“Is Administrative Law Unlawful? is a work of the very highest quality, a learned scholarly exegesis setting out the intellectual foundations—in medieval and early modern English constitutional thought—for the proposition that the contemporary American administrative state is profoundly unconstitutional and unlawful. Philip Hamburger’s argument is intricately wrought and forcefully expressed. Its indictment of modern administration in America doubles as a major statement on the virtues of a genuinely constitutional government.”
(Ken I. Kersch, Boston College)
"With characteristic erudition, Philip Hamburger shows how virtually every aspect of the modern administrative state undermines the Anglo-American legal tradition—or at least that part of the tradition that most informed the American founding. It is a provocative thesis, but one that is amply supported by extensive scholarly argument and fascinating historical study. Hamburger makes an impressive case that modern administrative law owes its lineage to claims of monarchical prerogative and civil law absolutism that were precisely the ideas that the American revolution was trying to reject. This is a tremendously important book."
(Gary S. Lawson, Boston University School of Law)
“An important new book that is very much worth reading."
(National Review, Bench Memos
"The most important book I have read in a long time."
(Scott Johnson Power Line
“The administrative state is a modern invention. It was, and remains, a necessity in our complex modern age. Or so goes the argument. . . . Hamburger meticulously (and sometimes laboriously) demonstrates how the modern administrative state revives all the attributes of the royal prerogative and absolute power.”
(Ilan Wurman Weekly Standard
“A serious work of legal scholarship. . . . This is a book that rewards the reader with a deepened understanding of the Constitution and the challenges that confront us in the task of restoration. . . . The news of the day repeatedly buttresses the powerful case Hamburger makes against the legitimacy of the vast administrative apparatus that does so much to dictate the way we live now. It is a book not only of this season but of many seasons to come.”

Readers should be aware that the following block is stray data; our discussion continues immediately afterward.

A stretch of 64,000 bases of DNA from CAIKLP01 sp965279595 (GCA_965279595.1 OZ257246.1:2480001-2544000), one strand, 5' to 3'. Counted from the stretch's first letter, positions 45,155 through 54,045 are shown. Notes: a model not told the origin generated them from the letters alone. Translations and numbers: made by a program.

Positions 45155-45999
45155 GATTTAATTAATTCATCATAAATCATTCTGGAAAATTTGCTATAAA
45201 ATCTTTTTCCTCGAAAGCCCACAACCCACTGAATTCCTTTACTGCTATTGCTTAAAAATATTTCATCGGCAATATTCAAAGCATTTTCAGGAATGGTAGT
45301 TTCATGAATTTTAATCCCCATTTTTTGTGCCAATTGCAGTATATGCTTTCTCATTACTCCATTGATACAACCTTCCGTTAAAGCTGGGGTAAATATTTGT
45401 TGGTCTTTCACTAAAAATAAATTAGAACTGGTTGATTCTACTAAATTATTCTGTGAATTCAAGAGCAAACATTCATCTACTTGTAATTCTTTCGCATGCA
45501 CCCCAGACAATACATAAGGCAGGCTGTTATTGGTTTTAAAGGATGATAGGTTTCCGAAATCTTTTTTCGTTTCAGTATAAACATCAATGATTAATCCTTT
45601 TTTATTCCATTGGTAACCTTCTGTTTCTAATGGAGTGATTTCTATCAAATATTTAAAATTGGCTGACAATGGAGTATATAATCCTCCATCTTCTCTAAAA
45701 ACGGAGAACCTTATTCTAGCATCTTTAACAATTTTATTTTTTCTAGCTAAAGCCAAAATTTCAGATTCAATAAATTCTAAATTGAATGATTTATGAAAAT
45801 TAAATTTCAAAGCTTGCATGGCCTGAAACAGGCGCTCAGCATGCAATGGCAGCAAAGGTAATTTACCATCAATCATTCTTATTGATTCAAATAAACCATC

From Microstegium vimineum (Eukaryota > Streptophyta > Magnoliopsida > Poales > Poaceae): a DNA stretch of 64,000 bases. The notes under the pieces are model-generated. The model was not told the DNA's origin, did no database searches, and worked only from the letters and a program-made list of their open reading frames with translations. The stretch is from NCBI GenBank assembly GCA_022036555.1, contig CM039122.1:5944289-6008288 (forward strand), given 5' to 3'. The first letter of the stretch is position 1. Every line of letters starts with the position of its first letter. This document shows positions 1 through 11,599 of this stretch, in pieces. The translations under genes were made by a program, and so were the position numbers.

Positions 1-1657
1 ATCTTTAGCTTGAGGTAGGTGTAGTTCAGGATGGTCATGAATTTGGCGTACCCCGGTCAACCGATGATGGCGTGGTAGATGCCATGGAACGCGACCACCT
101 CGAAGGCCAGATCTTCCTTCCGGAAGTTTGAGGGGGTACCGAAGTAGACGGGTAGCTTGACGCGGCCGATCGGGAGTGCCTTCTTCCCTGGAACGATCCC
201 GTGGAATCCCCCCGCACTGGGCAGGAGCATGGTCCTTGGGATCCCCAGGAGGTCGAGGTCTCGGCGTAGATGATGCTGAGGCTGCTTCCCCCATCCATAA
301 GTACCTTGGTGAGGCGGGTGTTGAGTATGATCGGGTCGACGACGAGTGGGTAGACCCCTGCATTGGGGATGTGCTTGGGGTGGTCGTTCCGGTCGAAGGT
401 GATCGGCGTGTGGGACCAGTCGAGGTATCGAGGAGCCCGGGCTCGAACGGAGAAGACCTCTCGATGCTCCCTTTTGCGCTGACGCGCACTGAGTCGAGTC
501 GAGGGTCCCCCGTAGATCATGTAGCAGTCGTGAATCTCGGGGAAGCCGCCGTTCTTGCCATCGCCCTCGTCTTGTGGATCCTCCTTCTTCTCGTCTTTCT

“An interesting new work by Philip Hamburger dispenses with the tiresome back and forth between Republicans and Democrats. Instead, it focuses on Washington’s permanent administration—the ever-expanding federal bureaucracies that have come to play a central role in health care, finance, housing and work, and large roles in education, energy and whatever else constitutes the American system. . . . Hamburger’s book is filled with details of how the centralisation of power divorced from a popular or court mandate leads to insularity and even insurrection as hopes of efficiency and expertise give way to bureaucratic inertia.”
“[Is Administrative Law Unlawful?] is the author’s most ambitious, even daring, work, for not only does it question important features of administrative law; it challenges (as the title suggests) their very legality. . . . Deeply researched and well written, the book is a veritable cornucopia of fresh and significant insights that will greatly enrich the existing literature. It is a work of encyclopedic breadth and erudition, confirming that its author is equally comfortable with grand themes and matters of granular detail.”
(Claremont Review of Books
“Hamburger argues persuasively that America has overlaid its constitutional system with a form of governance that is both alien and dangerous. . . . Some readers undoubtedly will find daunting this book’s length. . . . But it is lucidly written and carefully organized, and certainly it is no small task to analyze just how deeply the administrative state threatens liberty and constitutionalism. Scholars will return to Hamburger’s exhaustive explication of these issues for a long time to come.”
(Law and Politics Book Review
“Immensely important. . . . Hamburger indicts the entire structure of executive-agency rulemaking as illegitimate. . . . An argument of deep passion, learning, intelligence, and consequence that deserves to reach the widest possible audience.”
About the Author
Philip Hamburger is the Maurice and Hilda Friedman Professor of Law at Columbia Law School.